(Geneva) - The United Nations Committee against Torture has called on Senegal to comply with its "obligation" to prosecute or extradite Chad's exiled former dictator, Hissène Habré, Human Rights Watch said today.

The Committee's action came in response to a statement by President Abdoulaye Wade of Senegal that he had "had enough" of the Habré case and was "going to get rid of him."

"The UN has stood up for Habre's thousands of victims who have been seeking justice from Senegal for 20 years," said Reed Brody, counsel with Human Rights Watch, who represents the victims before the UN Committee against Torture. "President Wade can't simply ‘get rid' of the case; he has a legal obligation to ensure that Habré faces justice."

The United Nations Committee against Torture consists of 10 experts elected by the 147 states that have ratified the UN Convention against Torture. In 2006, the committee found Senegal in breach of its legal duty to bring Habré to justice. In a letter to Senegal dated January 12, the committee's rapporteur, Fernando Mariño, recalled that decision and said that if Senegal was not going to prosecute Habré, it must, under the convention, extradite him to Belgium or another country which will prosecute him.

Habré is accused of thousands of political killings and systematic torture when he ruled Chad, from 1982 to 1990, before fleeing to Senegal.

 Senegal had been putting off Habre's trial for years, saying it would not proceed until it received international funding for anticipated trial costs. A November 18 ruling of the Court of Justice of the Economic Community of West African States (ECOWAS) said that Senegal should prosecute Habré before a special jurisdiction. On November 24, international donors met in Dakar and fully funded the $11.7 million budget for the trial. Senegal's justice minister said that the donors' meeting was the "completion of the long process of preparation leading up to the actual start of trial" and that Senegal would discuss with the AU how to respond to the ECOWAS decision.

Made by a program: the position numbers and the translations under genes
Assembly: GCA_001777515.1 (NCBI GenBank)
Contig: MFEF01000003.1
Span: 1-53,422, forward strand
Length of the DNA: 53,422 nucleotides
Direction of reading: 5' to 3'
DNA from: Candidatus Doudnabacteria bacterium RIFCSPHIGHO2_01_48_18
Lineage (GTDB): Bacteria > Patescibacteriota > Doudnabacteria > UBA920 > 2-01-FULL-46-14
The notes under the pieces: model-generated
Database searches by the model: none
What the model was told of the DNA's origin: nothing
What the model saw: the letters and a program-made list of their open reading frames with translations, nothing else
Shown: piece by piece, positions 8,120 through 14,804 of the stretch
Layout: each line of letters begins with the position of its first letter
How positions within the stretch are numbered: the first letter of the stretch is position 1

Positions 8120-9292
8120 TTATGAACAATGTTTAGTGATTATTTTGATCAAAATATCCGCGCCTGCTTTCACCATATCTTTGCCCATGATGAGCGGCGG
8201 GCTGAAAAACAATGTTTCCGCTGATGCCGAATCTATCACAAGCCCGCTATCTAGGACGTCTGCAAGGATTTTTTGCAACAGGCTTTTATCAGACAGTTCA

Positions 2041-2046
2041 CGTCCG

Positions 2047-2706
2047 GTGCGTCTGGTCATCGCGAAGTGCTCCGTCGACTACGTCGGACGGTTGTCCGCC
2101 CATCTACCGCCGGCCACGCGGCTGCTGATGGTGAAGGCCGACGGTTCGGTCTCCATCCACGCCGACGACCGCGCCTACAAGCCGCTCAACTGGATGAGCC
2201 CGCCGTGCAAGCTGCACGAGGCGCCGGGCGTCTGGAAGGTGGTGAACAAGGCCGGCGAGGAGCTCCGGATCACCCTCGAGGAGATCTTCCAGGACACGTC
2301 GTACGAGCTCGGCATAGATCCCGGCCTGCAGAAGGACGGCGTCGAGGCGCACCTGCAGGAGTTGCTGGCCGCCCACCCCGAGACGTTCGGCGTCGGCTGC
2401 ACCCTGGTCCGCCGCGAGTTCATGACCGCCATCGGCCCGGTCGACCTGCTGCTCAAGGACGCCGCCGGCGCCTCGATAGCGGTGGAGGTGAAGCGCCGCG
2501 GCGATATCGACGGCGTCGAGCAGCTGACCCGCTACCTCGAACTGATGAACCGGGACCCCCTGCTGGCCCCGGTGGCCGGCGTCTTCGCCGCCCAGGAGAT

President Wade then appeared to backtrack yet again. On December 10, he announced that, "The African Union must take its case back..... Otherwise I will send Hissène Habré elsewhere. ...I've had enough of it at this point. ....I am going to get rid of him, full stop." 

On January 12, an African Union delegation led by AU Commissioner for Peace and Security Ramtane Lamamra presented President Wade with a cost-neutral plan to respond to the ECOWAS decision by creating a special jurisdiction within the Senegalese justice system which would include the nomination of two judges by the AU.

On January 13, however, President Wade told the Council of Ministers that he was "returning" the Habré case to the African Union.

In the letter, the UN rapporteur said that, finally, "financing is today at [Senegal's] disposition, thanks to the raising of funds from many sources," and that, "the Committee wishes therefore to remind [Senegal] of its obligation under the Convention against Torture, to submit the case to its competent authorities for the purpose of prosecution or failing that, since Belgium has made an extradition request, to comply with that request" or another extradition request made pursuant to the convention.

The African Union is scheduled to discuss the Habré case at its summit in Addis Ababa, Ethiopia, on January 30 and 31.

In July 2010, Archbishop Desmond Tutu and 117 groups from 25 African countries denounced the "interminable political and legal soap opera" to which the victims had been subjected over 20 years.

"If President Wade has ‘had enough,' how does he think that we feel?" said Souleymane Guengueng, who was mistreated during 27 months in Habré's prisons and who founded an association of victims to seek justice.  "We've had enough. We want justice now!" It was Guengueng's complaint that led to the committee's ruling against Senegal in 2006.